At times, the wine world is not far removed from that of whisky. Whilst the term “reserve” has no real (or legal) meaning, some wineries will set aside a quantity of their best liquid to mature in expensive old oak. Others will add some fancy gold leaf to the label, hike the price and call it reserve. Many will just put the word on every single bottle they produce and hope that consumers take the bait. Whisky is no different – reserve and other hackneyed phrases such as “select” are increasingly utilised to entice consumers, but at the same time offer no actual useful information. Indeed, in many cases they suggest a level of exceptionality and uniqueness that simply doesn’t exist.
I’m becoming increasingly adverse to puffy phraseology. New releases containing any form of reserve, select, premium, handpicked etc are starting to give me the shudders. There are nearly 3,000 bottles on Whiskybase that utilise reserve in their titles (the oldest example I can find being a 1901 Stronachie Reserve), with well over 100 added over the past two years. Perhaps it’s a case of language fatigue – how many different words for “special” can marketeers find using a thesaurus? Or, more likely, it’s that my experiences with many of these so-named expressions has been disappointingly poor.
But, similar to wine, there are plenty of exceptional whiskies that stand true to the sense that reserve/select actually does mean something distinctive. Chivas’s Distillery Reserve Selection are all limited releases - some are drawn from distilleries in the company’s portfolio that don’t currently produce any OBs, others are interesting cask and maturation variants that stand in stark difference to the core range products produced at the same sites. But, across this series the use of both reserve and selection feels suitable. Then, there’s the likes of Glenlivet Founder’s Reserve – where the only reservation that has taken place is of common or garden 1st fill ex-bourbon barrels designed to mask the underlying rawness of the spirit. Here the term is purely utilised to tempt the consumer in to believing that they’re purchasing something of higher quality and cachet than they actually are.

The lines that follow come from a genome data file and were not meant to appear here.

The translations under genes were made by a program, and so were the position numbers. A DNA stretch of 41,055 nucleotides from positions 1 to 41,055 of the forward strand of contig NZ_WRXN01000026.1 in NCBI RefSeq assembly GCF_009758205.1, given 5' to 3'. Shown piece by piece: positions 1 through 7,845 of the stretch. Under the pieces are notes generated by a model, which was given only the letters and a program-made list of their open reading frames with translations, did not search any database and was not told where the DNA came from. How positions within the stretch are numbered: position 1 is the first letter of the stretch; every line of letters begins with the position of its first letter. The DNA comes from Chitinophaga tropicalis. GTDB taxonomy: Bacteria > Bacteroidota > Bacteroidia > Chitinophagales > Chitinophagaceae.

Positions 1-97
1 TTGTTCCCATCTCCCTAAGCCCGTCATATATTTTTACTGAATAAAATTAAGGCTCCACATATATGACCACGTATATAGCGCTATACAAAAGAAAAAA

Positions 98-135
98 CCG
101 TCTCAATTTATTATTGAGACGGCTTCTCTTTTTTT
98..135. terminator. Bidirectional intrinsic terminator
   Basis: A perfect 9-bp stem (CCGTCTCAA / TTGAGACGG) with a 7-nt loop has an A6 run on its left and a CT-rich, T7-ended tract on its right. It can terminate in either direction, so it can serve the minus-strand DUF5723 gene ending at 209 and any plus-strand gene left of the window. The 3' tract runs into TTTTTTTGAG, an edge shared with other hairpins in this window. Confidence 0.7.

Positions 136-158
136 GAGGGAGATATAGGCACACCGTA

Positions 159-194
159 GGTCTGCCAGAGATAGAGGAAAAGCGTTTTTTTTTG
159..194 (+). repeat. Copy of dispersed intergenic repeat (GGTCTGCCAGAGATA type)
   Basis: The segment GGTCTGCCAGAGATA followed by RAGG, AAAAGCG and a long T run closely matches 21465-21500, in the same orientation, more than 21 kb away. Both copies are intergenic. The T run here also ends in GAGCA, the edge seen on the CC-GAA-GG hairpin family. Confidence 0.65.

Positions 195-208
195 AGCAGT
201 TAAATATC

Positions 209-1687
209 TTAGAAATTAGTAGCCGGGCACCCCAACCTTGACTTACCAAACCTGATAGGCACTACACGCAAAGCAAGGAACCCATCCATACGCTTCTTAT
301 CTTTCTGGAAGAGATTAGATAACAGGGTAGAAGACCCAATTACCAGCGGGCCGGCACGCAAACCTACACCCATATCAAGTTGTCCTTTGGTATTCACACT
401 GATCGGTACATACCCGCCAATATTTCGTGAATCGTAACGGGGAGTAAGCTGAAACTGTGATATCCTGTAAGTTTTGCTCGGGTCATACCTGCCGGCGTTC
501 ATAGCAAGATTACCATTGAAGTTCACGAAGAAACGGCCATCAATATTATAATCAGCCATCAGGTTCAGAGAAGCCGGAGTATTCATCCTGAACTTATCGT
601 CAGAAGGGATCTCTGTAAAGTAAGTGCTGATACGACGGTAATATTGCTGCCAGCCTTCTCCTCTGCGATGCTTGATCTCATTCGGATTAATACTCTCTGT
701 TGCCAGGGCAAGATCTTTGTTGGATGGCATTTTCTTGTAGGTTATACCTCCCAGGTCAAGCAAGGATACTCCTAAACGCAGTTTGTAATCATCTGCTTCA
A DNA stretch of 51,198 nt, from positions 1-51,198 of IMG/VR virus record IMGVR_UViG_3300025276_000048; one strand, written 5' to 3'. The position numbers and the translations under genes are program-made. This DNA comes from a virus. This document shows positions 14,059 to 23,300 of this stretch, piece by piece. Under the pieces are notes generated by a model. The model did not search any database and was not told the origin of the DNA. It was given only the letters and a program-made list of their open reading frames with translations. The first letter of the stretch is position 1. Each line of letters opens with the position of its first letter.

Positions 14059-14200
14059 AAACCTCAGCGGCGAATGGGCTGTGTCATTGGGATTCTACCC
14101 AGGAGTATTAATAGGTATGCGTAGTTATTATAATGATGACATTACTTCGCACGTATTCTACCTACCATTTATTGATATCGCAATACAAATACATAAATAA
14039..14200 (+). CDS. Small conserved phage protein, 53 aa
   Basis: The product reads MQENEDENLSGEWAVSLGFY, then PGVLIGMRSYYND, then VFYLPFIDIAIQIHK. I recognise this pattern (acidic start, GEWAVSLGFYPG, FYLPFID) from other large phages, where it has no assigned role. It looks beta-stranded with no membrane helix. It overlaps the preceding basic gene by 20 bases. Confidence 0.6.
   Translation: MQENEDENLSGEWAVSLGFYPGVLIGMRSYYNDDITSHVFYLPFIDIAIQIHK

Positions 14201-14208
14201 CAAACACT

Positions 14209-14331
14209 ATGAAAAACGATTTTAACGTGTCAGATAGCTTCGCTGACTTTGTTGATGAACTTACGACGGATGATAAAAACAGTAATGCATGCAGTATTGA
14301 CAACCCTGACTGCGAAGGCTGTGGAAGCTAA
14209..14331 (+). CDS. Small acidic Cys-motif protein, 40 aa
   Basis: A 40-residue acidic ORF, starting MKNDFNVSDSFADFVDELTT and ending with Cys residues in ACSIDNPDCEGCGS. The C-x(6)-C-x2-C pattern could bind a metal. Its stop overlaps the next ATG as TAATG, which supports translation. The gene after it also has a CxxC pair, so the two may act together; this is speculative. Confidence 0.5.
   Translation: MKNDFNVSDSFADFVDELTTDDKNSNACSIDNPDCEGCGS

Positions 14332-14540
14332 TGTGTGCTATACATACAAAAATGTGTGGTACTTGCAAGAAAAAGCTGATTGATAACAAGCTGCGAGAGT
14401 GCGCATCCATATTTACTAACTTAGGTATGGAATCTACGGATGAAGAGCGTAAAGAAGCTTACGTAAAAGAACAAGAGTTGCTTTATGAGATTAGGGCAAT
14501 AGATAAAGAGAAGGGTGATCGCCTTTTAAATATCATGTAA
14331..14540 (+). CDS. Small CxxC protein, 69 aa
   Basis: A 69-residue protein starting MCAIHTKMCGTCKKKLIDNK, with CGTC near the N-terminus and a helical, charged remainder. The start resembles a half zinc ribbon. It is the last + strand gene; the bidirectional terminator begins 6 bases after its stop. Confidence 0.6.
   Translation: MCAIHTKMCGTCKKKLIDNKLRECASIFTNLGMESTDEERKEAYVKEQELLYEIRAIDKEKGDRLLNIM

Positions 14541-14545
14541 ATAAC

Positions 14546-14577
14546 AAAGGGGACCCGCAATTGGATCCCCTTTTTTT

One place where you’re guaranteed to find considerable name blarney is in travel retail. Ever the strange world in terms of whisky – at Heathrow there’s currently somewhere in the region of two dozen reserve and select expressions available – and many more bizarrely named NAS expressions (but that’s another story). The Speyside powerhouse distilleries of Macallan, Glenlivet and Glenfiddich lead the charge with a raft of reserves and select expressions. Indeed, in the case of Glenfiddich’s Cask Collection series, they’ve locked in the holy trinity with Select Cask, Reserve Cask and Vintage Cask.
We’ll take a look at the middle expression of the series – the <shudder> Reserve Cask. The whisky, first released in 2015 has been matured in sherry casks (seemingly Spanish, so quite probably oloroso) and then married in one of Glenfiddich giant solera vats. It’s bottled at 40% ABV and available in the airport for just over £43 for a litre. Now, that’s far from a bad price for that quantity of whisky – however should you buy the bottle outside of travel retail you’ll be looking at around £60 – which is a considerable hike.
Nose: A pleasant ‘standard’ Speyside profile – ripe apples, cider, plenty of toffee. The sherry influence comes through with fresh red berries, orange peels and a scattering of raisins. In the background woodiness – but not overwrought – and touches of leather and cinnamon spicing along with pastry crusts and almonds.
Taste: As watery and thin as you’d expect from a 40% travel retail expression – but, harmless enough. Plenty of honey, toffee and maltiness sitting with apple pie, vanilla cream and steeped black tea. The mid-palate development is incredibly quick – blink and you’ll miss it - woody dryness, a sprinkle of pepper and a touch of musty damp earth.
Finish: Cliff-edge short and pretty meek with it. But, there is some maturity screaming to be let out of the cellar - with dry and tannic oak.
Glenfiddich Reserve Cask is inoffensive stuff and if bought for the travel retail price of £43, there’s not much to complain about. The selection of sweet Speyside-driven flavours works well and is largely balanced. But, at the same time, both the mouthfeel and finish are particularly anaemic, so I’d be very wary about ‘reserving’ this one outside of an airport, where your £60 will stretch much further.